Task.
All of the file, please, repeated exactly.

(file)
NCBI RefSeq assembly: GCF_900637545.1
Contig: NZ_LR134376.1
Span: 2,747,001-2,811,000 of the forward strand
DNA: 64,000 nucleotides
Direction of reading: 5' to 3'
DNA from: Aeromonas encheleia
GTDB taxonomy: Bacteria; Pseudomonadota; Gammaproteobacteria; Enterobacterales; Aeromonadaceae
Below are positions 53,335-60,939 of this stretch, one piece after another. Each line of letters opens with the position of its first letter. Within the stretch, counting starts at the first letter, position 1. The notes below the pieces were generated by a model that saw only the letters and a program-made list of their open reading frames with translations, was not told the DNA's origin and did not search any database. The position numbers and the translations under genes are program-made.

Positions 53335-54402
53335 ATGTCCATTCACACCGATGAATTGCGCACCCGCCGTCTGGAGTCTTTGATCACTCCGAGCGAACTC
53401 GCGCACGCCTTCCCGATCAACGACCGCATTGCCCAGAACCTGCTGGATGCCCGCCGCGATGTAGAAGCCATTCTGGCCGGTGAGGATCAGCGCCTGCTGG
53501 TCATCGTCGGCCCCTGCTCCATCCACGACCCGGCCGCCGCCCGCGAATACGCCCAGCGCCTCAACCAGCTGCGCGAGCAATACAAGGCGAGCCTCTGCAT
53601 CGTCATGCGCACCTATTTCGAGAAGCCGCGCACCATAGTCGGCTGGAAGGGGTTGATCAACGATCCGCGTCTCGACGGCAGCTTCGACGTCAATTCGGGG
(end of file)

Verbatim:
NCBI RefSeq assembly: GCF_900637545.1
Contig: NZ_LR134376.1
Span: 2,747,001-2,811,000 of the forward strand
DNA: 64,000 nucleotides
Direction of reading: 5' to 3'
DNA from: Aeromonas encheleia
GTDB taxonomy: Bacteria; Pseudomonadota; Gammaproteobacteria; Enterobacterales; Aeromonadaceae
Below are positions 53,335-60,939 of this stretch, one piece after another. Each line of letters opens with the position of its first letter. Within the stretch, counting starts at the first letter, position 1. The notes below the pieces were generated by a model that saw only the letters and a program-made list of their open reading frames with translations, was not told the DNA's origin and did not search any database. The position numbers and the translations under genes are program-made.

Positions 53335-54402
53335 ATGTCCATTCACACCGATGAATTGCGCACCCGCCGTCTGGAGTCTTTGATCACTCCGAGCGAACTC
53401 GCGCACGCCTTCCCGATCAACGACCGCATTGCCCAGAACCTGCTGGATGCCCGCCGCGATGTAGAAGCCATTCTGGCCGGTGAGGATCAGCGCCTGCTGG
53501 TCATCGTCGGCCCCTGCTCCATCCACGACCCGGCCGCCGCCCGCGAATACGCCCAGCGCCTCAACCAGCTGCGCGAGCAATACAAGGCGAGCCTCTGCAT
53601 CGTCATGCGCACCTATTTCGAGAAGCCGCGCACCATAGTCGGCTGGAAGGGGTTGATCAACGATCCGCGTCTCGACGGCAGCTTCGACGTCAATTCGGGG